The Stanton development company argued that its project will be able provide voltage support and contribute to the California ISO’s mandatory frequency response obligation. It will also have a storage battery system, of a size not mentioned in the company’s brief.

Noted the ALJ-written resolution: “By choosing Stanton over additional Energy Storage, Sierra Club argues that SCE is prioritizing a polluting technology of limited grid value over a highly flexible resource that will be increasingly needed to cost-effectively achieve California’s GHG and clean energy objectives. … While Sierra Club raises strong arguments, we find that under the circumstances as they existed at the time SCE made its selections, this contract was a reasonable means of meeting the Commission’s procurement directive.”

The resolution also said that SCE entered into separate Gas-Fired Generation (GFG) contracts with AES Alamitos Energy LLC and AES Huntington Beach Energy LLC for two combined cycle gas turbine (CCGT) projects. Both projects are brownfield developments, with one being constructed at the existing Alamitos site and one CCGT being constructed at the existing Huntington Beach site. Each location has a current gas-fired facility with existing interconnection and transmission infrastructure.

The Sierra Club argued that the Alamitos or the Huntington Beach or, alternatively, both GFG plants, be reduced to 360 MW. The resolution noted: “Sierra Club’s argument is based on the fact that SCE’s procurement assumed future requirements at 33 percent [Renewable Portfolio Standard], and did not study the sensitivity of the resource value for GFG at higher renewable levels. Therefore, according to Sierra Club, the economic benefit of a combined cycle was overstated in the SCE [request for offers] process and the economic value of in front of the meter Energy Storage was understated. It would make more sense, states Sierra Club, given the state’s increasing interest in a higher requirement for renewables resources, to procure the minimum required GFG or 1,000 MW.

“SCE defends the results of its RFO, noting that it has procured GFG within the bounds of the Commission’s procurement authorization [in two cases] and, therefore, its GHG procurement is reasonable and proper. According to SCE, Sierra Club’s recommendation would essentially rewrite the procurement to have a 1,000 MW maximum, which is procedurally improper and untimely. SCE argues that it was entirely appropriate to study a 33 percent renewables scenario since the current requirement is 33 percent. Additionally, SCE asserts that GFGs can facilitate the integration of higher levels of renewables, so it is not clear how a higher standard would affect the analysis.”

Stanton says its project meets several needs

Said a Nov. 2 brief from Stanton Energy Center Reliability LLC (SERC) in response to the Sierra Club’s criticism: “SERC is not a conventional gas fired resource. SERC uses patent-pending, state-of-the-art technology to act as an integrated hybrid reliability services facility. It will comprise fully integrated systems including synchronous condensing and battery storage that allow it to provide GHG-free reliability and operating services, virtually instantaneous frequency response in either ramping direction, reactive power for voltage support and energy, when required for reliability in the local area or greater system.”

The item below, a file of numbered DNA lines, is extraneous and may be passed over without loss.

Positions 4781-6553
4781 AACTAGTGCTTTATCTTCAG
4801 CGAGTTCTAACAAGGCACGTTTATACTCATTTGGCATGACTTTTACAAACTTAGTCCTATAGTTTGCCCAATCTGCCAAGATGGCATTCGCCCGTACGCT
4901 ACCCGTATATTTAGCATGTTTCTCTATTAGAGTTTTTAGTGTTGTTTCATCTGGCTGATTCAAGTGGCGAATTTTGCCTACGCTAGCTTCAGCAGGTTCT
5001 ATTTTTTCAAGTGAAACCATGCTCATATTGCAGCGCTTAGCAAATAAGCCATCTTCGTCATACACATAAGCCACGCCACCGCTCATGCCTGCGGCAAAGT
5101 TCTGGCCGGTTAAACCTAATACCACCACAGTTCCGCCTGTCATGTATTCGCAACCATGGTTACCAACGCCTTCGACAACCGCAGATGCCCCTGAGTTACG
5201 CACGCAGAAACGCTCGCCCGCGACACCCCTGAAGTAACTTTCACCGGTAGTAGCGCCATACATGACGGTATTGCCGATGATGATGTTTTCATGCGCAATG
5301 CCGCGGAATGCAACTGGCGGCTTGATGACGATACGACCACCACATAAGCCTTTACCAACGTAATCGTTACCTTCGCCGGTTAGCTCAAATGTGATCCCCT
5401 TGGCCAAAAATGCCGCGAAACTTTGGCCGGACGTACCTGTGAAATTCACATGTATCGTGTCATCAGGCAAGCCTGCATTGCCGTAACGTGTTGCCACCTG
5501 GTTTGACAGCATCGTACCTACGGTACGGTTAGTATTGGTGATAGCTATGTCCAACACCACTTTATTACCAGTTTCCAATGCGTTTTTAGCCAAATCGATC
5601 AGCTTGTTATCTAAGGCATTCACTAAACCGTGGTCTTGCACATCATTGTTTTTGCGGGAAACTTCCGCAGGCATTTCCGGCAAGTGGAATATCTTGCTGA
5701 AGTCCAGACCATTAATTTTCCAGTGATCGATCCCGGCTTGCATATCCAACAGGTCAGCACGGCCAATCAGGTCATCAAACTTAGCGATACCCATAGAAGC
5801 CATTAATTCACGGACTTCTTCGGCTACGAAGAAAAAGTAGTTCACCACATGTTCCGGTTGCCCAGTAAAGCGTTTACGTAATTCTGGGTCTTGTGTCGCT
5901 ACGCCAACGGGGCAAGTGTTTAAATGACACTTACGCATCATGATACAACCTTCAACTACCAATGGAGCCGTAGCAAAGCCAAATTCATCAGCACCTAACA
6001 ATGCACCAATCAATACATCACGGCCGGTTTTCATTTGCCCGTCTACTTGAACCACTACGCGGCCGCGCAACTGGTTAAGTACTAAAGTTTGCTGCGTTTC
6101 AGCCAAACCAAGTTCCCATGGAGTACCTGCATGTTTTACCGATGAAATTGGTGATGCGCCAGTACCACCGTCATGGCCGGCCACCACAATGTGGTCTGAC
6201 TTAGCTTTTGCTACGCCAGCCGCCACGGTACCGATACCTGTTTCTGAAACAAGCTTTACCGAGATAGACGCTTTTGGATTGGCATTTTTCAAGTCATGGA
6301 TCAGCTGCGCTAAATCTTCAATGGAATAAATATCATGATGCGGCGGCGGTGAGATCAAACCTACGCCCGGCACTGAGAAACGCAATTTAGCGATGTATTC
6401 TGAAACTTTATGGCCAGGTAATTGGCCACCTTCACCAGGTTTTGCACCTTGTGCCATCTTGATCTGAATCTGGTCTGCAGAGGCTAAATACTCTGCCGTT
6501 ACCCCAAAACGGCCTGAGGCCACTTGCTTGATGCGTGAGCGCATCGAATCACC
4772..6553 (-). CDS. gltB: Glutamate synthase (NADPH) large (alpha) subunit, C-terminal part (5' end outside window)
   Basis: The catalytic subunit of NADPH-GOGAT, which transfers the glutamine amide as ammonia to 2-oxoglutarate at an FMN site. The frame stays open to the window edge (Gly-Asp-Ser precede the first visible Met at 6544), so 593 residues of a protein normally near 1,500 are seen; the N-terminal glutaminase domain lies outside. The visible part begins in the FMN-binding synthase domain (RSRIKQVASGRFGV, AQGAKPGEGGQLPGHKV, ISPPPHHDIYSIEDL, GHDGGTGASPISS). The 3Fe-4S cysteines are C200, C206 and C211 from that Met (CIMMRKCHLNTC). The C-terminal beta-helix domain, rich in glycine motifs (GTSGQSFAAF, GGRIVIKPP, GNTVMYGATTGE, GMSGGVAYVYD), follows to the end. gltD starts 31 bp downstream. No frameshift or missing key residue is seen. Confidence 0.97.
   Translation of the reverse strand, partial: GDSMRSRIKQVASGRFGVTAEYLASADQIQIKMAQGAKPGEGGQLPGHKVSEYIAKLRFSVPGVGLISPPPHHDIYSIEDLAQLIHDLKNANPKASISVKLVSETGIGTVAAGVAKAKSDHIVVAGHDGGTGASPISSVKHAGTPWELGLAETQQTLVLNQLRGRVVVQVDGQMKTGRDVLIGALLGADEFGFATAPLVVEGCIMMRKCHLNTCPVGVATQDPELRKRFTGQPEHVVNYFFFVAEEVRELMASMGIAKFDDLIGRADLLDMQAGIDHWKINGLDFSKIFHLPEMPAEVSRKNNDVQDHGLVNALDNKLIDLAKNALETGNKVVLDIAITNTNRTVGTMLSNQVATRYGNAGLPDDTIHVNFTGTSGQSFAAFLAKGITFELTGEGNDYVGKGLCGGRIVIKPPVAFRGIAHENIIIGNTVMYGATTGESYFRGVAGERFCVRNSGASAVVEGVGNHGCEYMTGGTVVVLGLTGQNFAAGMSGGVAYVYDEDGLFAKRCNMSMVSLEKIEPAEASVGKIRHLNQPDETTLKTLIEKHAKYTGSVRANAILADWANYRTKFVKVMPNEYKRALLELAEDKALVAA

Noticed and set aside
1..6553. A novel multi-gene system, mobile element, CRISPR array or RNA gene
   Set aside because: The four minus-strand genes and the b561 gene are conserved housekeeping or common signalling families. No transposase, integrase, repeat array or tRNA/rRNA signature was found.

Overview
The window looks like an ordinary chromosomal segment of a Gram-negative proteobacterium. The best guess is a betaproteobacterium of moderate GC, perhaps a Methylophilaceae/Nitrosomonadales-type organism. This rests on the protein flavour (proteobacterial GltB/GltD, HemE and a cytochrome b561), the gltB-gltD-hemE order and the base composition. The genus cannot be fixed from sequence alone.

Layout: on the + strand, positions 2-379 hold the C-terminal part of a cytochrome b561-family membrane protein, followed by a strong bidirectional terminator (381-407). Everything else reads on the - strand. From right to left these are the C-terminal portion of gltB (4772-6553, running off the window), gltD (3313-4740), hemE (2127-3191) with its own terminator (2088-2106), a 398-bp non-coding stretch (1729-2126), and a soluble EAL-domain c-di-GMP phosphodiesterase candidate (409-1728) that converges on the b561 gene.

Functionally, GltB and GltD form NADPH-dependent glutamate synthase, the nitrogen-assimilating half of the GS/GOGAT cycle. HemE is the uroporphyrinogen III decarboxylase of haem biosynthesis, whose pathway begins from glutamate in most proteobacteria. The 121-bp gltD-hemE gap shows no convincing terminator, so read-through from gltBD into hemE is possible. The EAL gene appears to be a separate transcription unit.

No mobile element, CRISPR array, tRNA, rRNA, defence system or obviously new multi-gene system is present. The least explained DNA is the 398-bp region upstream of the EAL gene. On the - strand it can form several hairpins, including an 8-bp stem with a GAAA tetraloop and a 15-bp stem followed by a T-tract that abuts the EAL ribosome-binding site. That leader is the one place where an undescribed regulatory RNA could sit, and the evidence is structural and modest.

Stanton added: “The importance of reliability along with the uncertainties and risks identified by the Commission with energy storage at this time means that storage’s priority in the Loading Order will depend on a demonstration of its feasibility and cost effectiveness in solving reliability issues while reducing GHG emissions. As a result, the argument by Sierra Cub that the approval of the SERC contract should be rejected because it is inconsistent with the loading order finds no support in the record or the Commission’s decisions.”

The Nov. 2 brief lists this project contact: Kara Miles, W Power LLC, President and CEO, 650 Bercut Drive, Suite A, Sacramento, CA 95811, Telephone: (916) 492-9486, Facsimile: (916) 880-5318, kmiles@wpowerllc.com.

About Barry Cassell 20414 Articles
Barry Cassell is Chief Analyst for GenerationHub covering coal and emission controls issues, projects and policy. He has covered the coal and power generation industry for more than 24 years, beginning in November 2011 at GenerationHub and prior to that as editor of SNL Energy’s Coal Report. He was formerly with Coal Outlook for 15 years as the publication’s editor and contributing writer, and prior to that he was editor of Coal & Synfuels Technology and associate editor of The Energy Report. He has a bachelor’s degree from Central Michigan University.